November 2015 - No Nagging Allowed

Rich Fellers clinic is one of many extras at Sacramento International Horse Show.

by Kim F. Miller

In a free, one-hour clinic held during the Sacramento International Horse Show, show jumping star Rich Fellers shared his system for developing sensitivity to the rider’s aids, specifically the go-forward leg aid.

There was no nagging allowed. Too many riders, Rich said, first apply soft leg pressure. If the horse doesn’t respond, they keep squeezing and squeezing. If there is still no response, then we kick and kick, then lift the heel to apply the spur.

photo by Kim F. Miller

That sequence doesn’t exist in Rich’s training system. “In our program, we apply pressure with both legs and it has to be an effective aid every time and no matter what.”

Sounds good in theory, but how?

Rich began that answer by talking about the concept of “calibrating” the aids. He likened this process to calibrating electric brakes on a horse trailer. “You want to set it at a degree of sensitivity that you like,” he said. It doesn’t matter what the degree of sensitivity is except that it has to be to the rider’s liking, not the horse’s, and it has to be consistent.

Rich applies equal pressure with both legs and does so by relaxing his knee and stretching his leg down to wrap around the horse’s sides.

He had all the riders drop their stirrups for this upward transition in the beginning. “That’s kind of a cheater way to do this,” he explained. A deeper seat and longer leg result from dropping the stirrups and the stirrups dangling at the horse’s side can also help animate a dull-sided steed.

“If nothing happens, don’t squeeze harder,” he coached the four young riders in the clinic. “Look up, and add a cluck.” If the horse doesn’t respond to that, apply the crop to the horse’s side, just behind the lower leg. “I can’t explain how hard or light it should be: that depends on the horse.”

A big part of developing a sensitive horse, he noted, is being a sensitive rider – knowing the right amount of pressure to apply to get a response. Forward surges and sometimes a little buck are bold reactions Rich said he loves to see from the horse.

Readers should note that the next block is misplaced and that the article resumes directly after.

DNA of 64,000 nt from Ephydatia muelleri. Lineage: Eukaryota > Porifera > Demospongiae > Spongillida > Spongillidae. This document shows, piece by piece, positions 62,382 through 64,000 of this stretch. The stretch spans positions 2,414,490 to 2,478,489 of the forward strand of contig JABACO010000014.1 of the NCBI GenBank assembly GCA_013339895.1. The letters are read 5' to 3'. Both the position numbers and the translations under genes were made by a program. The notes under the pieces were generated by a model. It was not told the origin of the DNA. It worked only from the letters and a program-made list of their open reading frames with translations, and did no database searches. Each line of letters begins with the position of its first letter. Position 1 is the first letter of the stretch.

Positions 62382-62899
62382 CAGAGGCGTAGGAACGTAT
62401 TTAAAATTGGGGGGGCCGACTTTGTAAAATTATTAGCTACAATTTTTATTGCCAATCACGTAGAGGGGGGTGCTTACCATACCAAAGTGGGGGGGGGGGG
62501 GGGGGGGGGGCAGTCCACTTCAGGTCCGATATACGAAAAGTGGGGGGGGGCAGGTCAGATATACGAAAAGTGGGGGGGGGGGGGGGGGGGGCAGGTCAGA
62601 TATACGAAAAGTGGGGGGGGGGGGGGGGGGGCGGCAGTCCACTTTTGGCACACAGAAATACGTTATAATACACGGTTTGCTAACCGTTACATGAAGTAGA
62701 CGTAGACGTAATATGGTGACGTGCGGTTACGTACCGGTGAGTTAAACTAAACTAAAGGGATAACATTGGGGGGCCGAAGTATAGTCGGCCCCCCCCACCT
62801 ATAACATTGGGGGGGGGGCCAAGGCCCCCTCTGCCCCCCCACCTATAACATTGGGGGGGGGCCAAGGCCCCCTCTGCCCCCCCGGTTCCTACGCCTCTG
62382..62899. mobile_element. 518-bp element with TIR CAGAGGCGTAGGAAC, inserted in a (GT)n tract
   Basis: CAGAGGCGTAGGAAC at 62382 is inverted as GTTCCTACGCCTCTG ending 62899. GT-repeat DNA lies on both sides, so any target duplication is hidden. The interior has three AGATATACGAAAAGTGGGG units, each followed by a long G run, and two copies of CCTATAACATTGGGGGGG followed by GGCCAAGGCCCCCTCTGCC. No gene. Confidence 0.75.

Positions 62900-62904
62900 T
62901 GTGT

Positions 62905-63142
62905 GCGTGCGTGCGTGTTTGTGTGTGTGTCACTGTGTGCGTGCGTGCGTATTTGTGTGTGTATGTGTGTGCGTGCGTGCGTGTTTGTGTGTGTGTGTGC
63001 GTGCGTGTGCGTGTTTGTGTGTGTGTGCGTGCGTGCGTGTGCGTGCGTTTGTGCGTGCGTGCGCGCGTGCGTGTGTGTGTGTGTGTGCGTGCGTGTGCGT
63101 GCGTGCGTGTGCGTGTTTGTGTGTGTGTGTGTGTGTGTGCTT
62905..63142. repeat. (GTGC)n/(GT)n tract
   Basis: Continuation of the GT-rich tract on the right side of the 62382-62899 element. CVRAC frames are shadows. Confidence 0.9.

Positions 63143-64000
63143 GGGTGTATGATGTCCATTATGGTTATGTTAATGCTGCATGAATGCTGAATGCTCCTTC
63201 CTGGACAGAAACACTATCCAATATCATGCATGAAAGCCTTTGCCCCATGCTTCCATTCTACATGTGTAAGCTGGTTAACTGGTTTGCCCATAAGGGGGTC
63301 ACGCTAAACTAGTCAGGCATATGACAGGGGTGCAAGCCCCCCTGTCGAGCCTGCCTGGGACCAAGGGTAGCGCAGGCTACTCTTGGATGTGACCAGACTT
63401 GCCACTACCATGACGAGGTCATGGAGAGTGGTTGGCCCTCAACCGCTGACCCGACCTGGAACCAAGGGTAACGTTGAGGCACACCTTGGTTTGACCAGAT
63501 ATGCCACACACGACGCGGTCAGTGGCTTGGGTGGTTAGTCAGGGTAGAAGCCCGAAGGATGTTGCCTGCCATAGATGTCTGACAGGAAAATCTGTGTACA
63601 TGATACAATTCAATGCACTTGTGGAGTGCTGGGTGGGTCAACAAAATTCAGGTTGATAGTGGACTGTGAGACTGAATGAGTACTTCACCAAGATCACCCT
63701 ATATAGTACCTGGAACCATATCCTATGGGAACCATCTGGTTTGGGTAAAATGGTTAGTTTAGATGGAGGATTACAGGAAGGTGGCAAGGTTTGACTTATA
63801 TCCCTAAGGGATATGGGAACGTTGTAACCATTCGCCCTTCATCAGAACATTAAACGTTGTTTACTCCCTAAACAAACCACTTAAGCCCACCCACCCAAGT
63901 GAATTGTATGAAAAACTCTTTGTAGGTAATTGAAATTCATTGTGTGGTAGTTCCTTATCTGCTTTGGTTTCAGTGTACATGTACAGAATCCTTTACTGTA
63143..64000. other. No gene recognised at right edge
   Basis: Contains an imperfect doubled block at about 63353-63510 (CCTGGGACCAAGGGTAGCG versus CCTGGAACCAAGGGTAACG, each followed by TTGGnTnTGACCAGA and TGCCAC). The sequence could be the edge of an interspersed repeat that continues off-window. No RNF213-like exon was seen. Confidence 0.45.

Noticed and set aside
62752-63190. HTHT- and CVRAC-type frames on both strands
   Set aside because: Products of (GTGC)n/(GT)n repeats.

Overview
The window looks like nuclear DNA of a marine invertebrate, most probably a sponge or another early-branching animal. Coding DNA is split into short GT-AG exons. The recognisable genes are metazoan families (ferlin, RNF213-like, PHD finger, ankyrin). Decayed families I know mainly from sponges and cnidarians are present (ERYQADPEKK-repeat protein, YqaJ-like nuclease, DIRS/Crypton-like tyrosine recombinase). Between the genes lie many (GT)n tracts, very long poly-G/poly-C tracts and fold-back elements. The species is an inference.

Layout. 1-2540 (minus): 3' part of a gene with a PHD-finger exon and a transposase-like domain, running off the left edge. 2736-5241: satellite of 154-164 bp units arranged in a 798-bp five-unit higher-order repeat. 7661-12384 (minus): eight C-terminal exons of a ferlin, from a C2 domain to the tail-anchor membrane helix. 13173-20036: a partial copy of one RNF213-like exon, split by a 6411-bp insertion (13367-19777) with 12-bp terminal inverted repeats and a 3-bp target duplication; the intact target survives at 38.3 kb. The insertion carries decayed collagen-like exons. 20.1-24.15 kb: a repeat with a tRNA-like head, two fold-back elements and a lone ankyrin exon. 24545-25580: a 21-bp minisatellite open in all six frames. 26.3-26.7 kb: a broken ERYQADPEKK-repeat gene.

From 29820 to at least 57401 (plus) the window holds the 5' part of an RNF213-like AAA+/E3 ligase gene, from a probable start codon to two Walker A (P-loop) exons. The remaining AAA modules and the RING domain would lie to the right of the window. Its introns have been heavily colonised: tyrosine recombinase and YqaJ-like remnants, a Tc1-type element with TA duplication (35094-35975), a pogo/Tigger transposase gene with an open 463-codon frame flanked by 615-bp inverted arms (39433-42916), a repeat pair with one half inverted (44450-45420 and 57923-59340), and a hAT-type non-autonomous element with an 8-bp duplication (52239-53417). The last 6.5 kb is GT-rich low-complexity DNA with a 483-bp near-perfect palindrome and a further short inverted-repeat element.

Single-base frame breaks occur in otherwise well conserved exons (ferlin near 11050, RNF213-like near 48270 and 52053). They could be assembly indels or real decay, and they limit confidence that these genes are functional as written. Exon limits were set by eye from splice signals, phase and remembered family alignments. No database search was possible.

Participants practiced the leg aid in upward transitions from the walk to trot, walk to canter and trot to canter. In upward transitions to the trot, Rich said he never starts posting right away. “You want to evaluate the quality of the trot first” and with a focus “on what’s underneath you and behind you.”

“If you feel you have to put more leg on your horse once you rise to posting trot, then you didn’t do your job in the transition.” In transitions and while working in each gait, “you want to feel that good energy, that pushing from behind and a supple feeling in your hand.”

Rich, of course, is most famous for his long partnership with the now 19-year-old Flexible. They became the first Americans to win the World Cup Finals in 25 years, when they were champions in 2012, and the stallion continues to be a big-time contender.

Rich may have shared a secret to Flexible’s longevity when he advised riders to “consistently take a tiny bit of weight off of your horse’s front end and they might last a little longer.” It’s a system that has certainly worked for Flexible!

The idea of forehand lightness came up again as Rich advised a rider whose lower leg kept slipping back as she applied more pressure on her horse’s insensitive sides. He told her to bring her leg forward where it was almost parallel with the girth, and to use the cluck or crop as needed to get the reaction she sought. The habit of letting the leg slide back set the rider up to fall forward after a fence, another scenario in which unnecessary weight is put on the horse’s forehand, Rich noted.

One of four free clinics presented on that Saturday afternoon, Rich’s session drew a big crowd of railbirds, even in the 90-degree plus heat. Everybody took away great horsemanship tips and it was a fun way to get a sense of Rich’s personality. He was business-like and set on delivering good instruction and also funny, especially when he struggled to remember each rider’s name.

The session took place just a few hours before Rich and Flexible were to enter the arena in the Longines FEI World Cup™ Jumping class. Unfortunately, they had two rails, which did nothing to diminish the crowd’s enthusiasm for their appearance.

The clinics were a nice component of the Sacramento International. Hunter/jumper trainers Buddy Brown and Kristin Hardin also presented popular sessions, as did reining horse trainer Mike McEntire.